There were two Bhairav sculptures at the temple in Halchok near Kathmandu, one of which was 300 years old. The second one was made in 2013 and installed over the original. Both were stolen on 7 December — a nightmare come true for Narayan Putuwar who has served as a priest of the temple for 13 years.
The robbery made it to the media on the week that Nepal was celebrating the restitution of the 800-year-old Laxmi-Narayan statue in PatkoTole of Lalitpur, stolen in 1984 and repatriated by the Dallas Museum of Art in 2021.
Even as Nepal’s stolen religious antiquities are being returned by collectors and museums in the West, there has been a slew of thefts of other religious objects from in and around Kathmandu.
A Basundhara statue was stolen from the Siddheshwar Mahadev Temple in Godavari on 6 December, but was discovered later lying in a nearby forest. Meanwhile, two suspects were arrested on 2 January from Lalitpur with a stone Buddha they had stolen, also from Godavari, on 30 December.
Nepal Police has registered at least 10 thefts of various religious, historical and cultural objects in the past year from Kathmandu Valley.
“Perhaps the reason we are now hearing more about these thefts is that there is increasing awareness among the public and media of the loss of cultural heritage and identities these thefts signify,” says public litigator and cultural activist Sanjay Adhikari.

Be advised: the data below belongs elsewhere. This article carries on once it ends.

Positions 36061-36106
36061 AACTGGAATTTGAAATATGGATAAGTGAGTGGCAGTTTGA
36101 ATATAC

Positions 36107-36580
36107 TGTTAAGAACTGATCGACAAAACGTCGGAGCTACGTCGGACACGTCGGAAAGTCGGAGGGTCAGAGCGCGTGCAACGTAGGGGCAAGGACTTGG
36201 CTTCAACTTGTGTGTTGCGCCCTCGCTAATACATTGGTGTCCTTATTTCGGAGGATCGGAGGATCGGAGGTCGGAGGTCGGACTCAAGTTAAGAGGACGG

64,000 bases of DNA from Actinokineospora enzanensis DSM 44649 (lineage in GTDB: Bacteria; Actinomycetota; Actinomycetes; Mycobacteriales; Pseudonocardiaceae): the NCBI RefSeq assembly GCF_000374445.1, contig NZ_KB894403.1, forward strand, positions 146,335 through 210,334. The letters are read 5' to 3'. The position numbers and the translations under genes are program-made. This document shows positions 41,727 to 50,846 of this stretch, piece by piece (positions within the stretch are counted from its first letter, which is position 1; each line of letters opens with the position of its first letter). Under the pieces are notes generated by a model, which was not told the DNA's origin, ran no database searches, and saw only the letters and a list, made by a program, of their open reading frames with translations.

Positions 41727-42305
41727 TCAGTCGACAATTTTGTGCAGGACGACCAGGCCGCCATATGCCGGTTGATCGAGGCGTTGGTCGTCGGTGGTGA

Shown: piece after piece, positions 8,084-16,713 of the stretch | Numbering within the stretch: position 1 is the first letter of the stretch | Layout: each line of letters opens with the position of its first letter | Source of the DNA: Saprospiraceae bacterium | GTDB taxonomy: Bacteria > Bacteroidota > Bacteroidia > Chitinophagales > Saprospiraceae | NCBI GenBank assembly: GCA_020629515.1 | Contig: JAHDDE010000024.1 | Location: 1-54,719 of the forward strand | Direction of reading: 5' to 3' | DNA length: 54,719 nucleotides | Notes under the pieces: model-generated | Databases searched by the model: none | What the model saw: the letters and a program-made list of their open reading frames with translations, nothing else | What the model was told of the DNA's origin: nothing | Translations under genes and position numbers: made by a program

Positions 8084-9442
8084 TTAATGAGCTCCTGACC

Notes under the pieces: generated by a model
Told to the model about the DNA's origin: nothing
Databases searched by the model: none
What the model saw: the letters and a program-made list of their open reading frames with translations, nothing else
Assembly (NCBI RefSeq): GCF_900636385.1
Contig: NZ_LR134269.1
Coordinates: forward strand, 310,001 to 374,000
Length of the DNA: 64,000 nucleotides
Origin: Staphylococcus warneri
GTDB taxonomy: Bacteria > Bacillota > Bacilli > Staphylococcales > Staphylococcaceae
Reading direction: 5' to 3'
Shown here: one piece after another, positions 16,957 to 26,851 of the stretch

Subhadra Bhattarai at the Department of Archaeology says there are reports of thefts of cultural and historical artefacts every year, but this alone does not mean that there has been an increase.
The first historical account of a religious object stolen from Nepal was as far back as 1765, when the statue of Narayan disappeared from the Bhagwati temple in Hanuman Dhoka. Plunder peaked in the 1960s, as Nepal started to open its borders to the outside world.
Limited security and sculptures lying unguarded in temple premises and community squares lured art smugglers to Nepal. Further, Nepal Police says it does not at present have the manpower to guard each temple and cultural site in the country.
“We have increased security in the Valley and mobilised our force to conduct night-time patrols in civilian clothes,” says Dinesh Raj Mainali of Nepal Police. “But our personnel is limited.”
Some temples have installed CCTV cameras. Yet, on 13 December, a statue of Narayan was wrenched out of the Bangalamukhi Temple in Lalitpur, just under the noses of policemen in a nearby post.
The thief was caught on 2 January and the statue has since been recovered, but it proved that police need to improve intelligence and get local communities involved in protecting their sacred objects.